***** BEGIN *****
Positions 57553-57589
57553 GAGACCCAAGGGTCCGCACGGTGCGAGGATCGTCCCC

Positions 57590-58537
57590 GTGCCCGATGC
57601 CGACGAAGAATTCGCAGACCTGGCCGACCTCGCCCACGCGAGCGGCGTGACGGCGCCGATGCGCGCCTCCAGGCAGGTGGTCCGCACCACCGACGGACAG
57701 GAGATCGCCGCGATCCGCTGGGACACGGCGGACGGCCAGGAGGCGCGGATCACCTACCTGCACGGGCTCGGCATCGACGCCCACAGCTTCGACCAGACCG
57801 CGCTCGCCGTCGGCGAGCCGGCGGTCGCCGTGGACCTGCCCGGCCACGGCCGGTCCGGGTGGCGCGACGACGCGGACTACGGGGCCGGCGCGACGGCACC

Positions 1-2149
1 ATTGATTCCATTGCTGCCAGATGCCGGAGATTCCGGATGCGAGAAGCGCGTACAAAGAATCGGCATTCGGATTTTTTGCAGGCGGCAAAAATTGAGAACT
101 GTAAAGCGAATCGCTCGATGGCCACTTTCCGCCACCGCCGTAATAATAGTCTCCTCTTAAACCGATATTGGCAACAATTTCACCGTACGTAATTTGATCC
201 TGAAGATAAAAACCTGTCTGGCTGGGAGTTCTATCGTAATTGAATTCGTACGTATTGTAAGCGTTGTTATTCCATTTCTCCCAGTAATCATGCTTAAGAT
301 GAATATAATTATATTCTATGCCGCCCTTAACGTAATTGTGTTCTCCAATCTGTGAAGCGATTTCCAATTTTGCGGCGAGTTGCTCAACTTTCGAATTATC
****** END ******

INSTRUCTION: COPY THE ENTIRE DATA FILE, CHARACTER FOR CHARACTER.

Positions 57553-57589
57553 GAGACCCAAGGGTCCGCACGGTGCGAGGATCGTCCCC

Positions 57590-58537
57590 GTGCCCGATGC
57601 CGACGAAGAATTCGCAGACCTGGCCGACCTCGCCCACGCGAGCGGCGTGACGGCGCCGATGCGCGCCTCCAGGCAGGTGGTCCGCACCACCGACGGACAG
57701 GAGATCGCCGCGATCCGCTGGGACACGGCGGACGGCCAGGAGGCGCGGATCACCTACCTGCACGGGCTCGGCATCGACGCCCACAGCTTCGACCAGACCG
57801 CGCTCGCCGTCGGCGAGCCGGCGGTCGCCGTGGACCTGCCCGGCCACGGCCGGTCCGGGTGGCGCGACGACGCGGACTACGGGGCCGGCGCGACGGCACC

Positions 1-2149
1 ATTGATTCCATTGCTGCCAGATGCCGGAGATTCCGGATGCGAGAAGCGCGTACAAAGAATCGGCATTCGGATTTTTTGCAGGCGGCAAAAATTGAGAACT
101 GTAAAGCGAATCGCTCGATGGCCACTTTCCGCCACCGCCGTAATAATAGTCTCCTCTTAAACCGATATTGGCAACAATTTCACCGTACGTAATTTGATCC
201 TGAAGATAAAAACCTGTCTGGCTGGGAGTTCTATCGTAATTGAATTCGTACGTATTGTAAGCGTTGTTATTCCATTTCTCCCAGTAATCATGCTTAAGAT
301 GAATATAATTATATTCTATGCCGCCCTTAACGTAATTGTGTTCTCCAATCTGTGAAGCGATTTCCAATTTTGCGGCGAGTTGCTCAACTTTCGAATTATC